Related Rule
Canada
Practice Relating to Rule 100. Fair Trial Guarantees
Section B. Trial by an independent, impartial and regularly constituted court
Canada’s LOAC Manual (1999) provides for the necessity that “the tribunal offers the essential guarantees of independence and impartiality generally recognized as compatible with the rule of law”. 
Canada, The Law of Armed Conflict at the Operational and Tactical Level, Office of the Judge Advocate General, 1999, p. 10-6, § 56.
The manual also contains the requirement of “an impartial and regularly constituted tribunal” for internees in occupied territories. 
Canada, The Law of Armed Conflict at the Operational and Tactical Level, Office of the Judge Advocate General, 1999, p. 11-8, § 65.
With respect to non-international armed conflicts, the manual states:
No sentences shall be passed or penalties executed for offences related to the conflict except pursuant to a conviction pronounced by a court offering the essential guarantees of independence and impartiality. 
Canada, The Law of Armed Conflict at the Operational and Tactical Level, Office of the Judge Advocate General, 1999, p. 17-3, § 28.
Canada’s LOAC Manual (2001) states in its chapter on the treatment of prisoners of war (PWs):
2. PWs are also subject to the laws, regulations and orders in force in the armed forces of the Detaining Power and may only be tried by the same courts and under the same procedures applicable to those armed forces.
4. … PWs may only be tried by a civil court if the Detaining Power’s forces may also be so tried for the offence involved, and provided the tribunal offers the essential guarantees of independence and impartiality generally recognized as compatible with the rule of law. 
Canada, The Law of Armed Conflict at the Operational and Tactical Levels, Office of the Judge Advocate General, 13 August 2001, § 1039.2 and 4.
In its chapter on the treatment of civilians in the hands of a party to the conflict or an occupying power and, more specifically, in a section entitled “Additional Protocol I”, the manual states:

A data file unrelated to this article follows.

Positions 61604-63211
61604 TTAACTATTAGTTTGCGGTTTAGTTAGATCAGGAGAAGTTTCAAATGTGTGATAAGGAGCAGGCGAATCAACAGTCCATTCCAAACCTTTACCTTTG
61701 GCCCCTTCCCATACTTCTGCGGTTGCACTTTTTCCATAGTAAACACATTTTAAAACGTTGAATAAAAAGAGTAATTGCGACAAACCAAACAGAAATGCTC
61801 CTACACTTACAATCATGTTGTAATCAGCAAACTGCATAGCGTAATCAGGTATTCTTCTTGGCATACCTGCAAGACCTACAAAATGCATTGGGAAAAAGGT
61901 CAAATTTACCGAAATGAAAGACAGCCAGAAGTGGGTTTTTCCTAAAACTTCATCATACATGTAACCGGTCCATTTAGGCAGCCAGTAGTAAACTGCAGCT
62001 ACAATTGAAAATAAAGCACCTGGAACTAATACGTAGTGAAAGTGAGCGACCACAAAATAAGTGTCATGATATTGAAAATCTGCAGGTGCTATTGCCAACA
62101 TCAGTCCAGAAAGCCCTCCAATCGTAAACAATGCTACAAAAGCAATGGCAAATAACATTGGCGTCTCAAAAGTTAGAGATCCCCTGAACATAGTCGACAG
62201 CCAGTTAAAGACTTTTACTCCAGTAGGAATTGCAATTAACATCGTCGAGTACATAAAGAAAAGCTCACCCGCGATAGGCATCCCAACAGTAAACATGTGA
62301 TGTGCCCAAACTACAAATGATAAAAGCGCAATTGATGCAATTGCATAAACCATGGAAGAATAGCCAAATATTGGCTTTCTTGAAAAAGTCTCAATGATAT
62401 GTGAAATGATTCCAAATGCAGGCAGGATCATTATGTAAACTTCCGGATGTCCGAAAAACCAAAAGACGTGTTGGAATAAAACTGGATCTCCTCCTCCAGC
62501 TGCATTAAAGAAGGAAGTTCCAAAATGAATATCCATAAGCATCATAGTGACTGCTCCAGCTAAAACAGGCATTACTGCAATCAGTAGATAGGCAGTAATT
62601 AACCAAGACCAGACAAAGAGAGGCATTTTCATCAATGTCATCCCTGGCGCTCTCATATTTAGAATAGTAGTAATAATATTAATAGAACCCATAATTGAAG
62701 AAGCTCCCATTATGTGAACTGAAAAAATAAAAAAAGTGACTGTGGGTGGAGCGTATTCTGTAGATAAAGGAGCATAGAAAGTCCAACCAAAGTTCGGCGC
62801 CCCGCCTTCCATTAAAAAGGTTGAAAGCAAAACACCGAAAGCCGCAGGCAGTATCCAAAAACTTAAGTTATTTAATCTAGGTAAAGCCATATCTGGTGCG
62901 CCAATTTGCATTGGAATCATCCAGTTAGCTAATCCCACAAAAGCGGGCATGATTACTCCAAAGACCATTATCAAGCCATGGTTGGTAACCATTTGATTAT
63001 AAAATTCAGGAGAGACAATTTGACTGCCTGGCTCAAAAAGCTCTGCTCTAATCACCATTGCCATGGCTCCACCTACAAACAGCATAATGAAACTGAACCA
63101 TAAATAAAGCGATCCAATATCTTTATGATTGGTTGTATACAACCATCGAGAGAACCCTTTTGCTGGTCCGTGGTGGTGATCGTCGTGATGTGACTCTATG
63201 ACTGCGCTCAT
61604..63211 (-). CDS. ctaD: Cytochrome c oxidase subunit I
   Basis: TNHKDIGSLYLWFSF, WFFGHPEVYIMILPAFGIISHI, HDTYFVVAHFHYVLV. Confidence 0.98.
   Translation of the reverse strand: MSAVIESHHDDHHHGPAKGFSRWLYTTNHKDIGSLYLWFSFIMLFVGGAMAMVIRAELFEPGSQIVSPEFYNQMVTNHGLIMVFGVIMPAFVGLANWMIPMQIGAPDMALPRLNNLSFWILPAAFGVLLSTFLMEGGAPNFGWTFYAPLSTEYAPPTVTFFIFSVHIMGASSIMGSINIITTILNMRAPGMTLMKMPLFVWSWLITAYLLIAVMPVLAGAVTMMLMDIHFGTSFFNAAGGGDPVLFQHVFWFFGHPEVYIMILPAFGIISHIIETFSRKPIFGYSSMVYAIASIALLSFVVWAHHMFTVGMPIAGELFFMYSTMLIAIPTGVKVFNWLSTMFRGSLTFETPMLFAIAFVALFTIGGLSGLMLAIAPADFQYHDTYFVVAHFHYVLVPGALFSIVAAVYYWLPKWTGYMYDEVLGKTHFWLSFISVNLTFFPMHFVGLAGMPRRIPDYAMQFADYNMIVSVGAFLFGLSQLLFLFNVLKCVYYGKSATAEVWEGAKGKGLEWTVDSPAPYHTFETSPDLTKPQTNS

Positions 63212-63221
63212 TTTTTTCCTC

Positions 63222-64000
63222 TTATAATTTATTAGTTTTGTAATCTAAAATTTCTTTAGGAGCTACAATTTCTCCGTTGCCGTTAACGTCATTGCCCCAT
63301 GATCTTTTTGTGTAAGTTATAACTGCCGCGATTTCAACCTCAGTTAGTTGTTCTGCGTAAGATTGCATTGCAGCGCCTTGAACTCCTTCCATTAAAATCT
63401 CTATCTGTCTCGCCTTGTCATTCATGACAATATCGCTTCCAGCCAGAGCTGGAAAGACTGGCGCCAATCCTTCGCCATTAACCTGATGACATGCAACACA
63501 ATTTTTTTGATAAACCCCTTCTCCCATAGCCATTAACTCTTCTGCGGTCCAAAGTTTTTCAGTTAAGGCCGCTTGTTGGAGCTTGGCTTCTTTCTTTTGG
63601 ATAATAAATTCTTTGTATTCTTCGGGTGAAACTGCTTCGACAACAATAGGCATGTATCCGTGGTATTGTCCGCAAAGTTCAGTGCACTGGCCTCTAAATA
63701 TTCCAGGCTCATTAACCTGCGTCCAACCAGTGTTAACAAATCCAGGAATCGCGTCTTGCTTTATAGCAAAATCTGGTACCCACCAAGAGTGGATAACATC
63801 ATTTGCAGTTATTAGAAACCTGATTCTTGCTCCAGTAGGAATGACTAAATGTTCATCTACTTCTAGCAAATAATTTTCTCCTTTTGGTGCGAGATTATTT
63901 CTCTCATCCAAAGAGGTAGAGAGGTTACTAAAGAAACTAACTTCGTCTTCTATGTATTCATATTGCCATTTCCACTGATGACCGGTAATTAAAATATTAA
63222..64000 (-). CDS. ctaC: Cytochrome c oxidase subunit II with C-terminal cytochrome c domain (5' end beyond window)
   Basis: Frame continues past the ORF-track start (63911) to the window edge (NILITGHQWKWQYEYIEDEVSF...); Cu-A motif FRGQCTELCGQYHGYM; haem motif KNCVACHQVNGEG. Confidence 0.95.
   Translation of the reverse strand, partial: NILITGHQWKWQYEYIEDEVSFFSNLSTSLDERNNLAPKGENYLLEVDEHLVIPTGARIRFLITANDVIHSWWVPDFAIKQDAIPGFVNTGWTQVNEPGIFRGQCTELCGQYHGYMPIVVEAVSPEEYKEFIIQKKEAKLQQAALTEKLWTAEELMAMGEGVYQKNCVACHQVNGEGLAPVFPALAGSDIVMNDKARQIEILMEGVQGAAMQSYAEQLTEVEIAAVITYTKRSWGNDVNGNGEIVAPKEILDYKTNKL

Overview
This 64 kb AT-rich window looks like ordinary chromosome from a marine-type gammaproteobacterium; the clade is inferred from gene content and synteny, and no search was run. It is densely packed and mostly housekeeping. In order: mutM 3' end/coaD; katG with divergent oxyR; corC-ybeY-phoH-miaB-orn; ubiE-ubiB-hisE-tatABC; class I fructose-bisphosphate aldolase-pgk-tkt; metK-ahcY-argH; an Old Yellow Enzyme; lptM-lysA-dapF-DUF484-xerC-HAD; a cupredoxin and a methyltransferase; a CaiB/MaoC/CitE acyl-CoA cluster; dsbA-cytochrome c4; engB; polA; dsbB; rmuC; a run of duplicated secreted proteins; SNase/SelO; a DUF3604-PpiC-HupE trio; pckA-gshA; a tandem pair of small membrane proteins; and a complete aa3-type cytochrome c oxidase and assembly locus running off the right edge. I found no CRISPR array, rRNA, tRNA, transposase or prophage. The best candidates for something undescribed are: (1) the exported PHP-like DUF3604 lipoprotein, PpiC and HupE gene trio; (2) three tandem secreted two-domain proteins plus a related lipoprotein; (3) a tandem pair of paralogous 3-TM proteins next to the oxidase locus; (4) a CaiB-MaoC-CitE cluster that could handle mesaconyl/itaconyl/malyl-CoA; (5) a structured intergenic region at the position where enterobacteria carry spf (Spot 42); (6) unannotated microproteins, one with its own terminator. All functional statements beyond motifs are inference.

No sentence may be passed and no penalty may be executed on a person found guilty of a penal offence related to the armed conflict except pursuant to a conviction pronounced by an impartial and regularly constituted court respecting the generally recognized principles of regular judicial procedure. 
Canada, The Law of Armed Conflict at the Operational and Tactical Levels, Office of the Judge Advocate General, 13 August 2001, § 1135.4.
In its chapter on non-international armed conflicts, the manual restates the provisions of common Article 3 of the 1949 Geneva Conventions:
By Common Article 3, the parties to a non-international armed conflict occurring in the territory of a party to the Conventions are obliged to apply, as a minimum, the following provisions:
a. Persons taking no active part in the hostilities, including members of armed forces who have laid down their arms and those placed hors de combat by sickness, wounds, detention, or any other cause, shall in all circumstances be treated humanely, without any adverse distinction founded on race, colour, religion or faith, gender, birth or wealth, or any other similar criteria.
To this end, the following are at any time and in any place prohibited with regard to such persons:
iv the passing of sentences and the carrying out of executions without previous judgement pronounced by a regularly constituted court affording all the judicial guarantees which are recognized as indispensable by civilized peoples. 
Canada, The Law of Armed Conflict at the Operational and Tactical Levels, Office of the Judge Advocate General, 13 August 2001, § 1708.1.
In the same chapter, the manual also states: “No sentences shall be passed or penalties executed for offences related to the conflict except pursuant to a conviction pronounced by a court offering the essential guarantees of independence and impartiality”. 
Canada, The Law of Armed Conflict at the Operational and Tactical Levels, Office of the Judge Advocate General, 13 August 2001, § 1716.1.
In 2003, in Ell v. Alberta, the Supreme Court of Canada noted with regard to the meaning of judicial independence: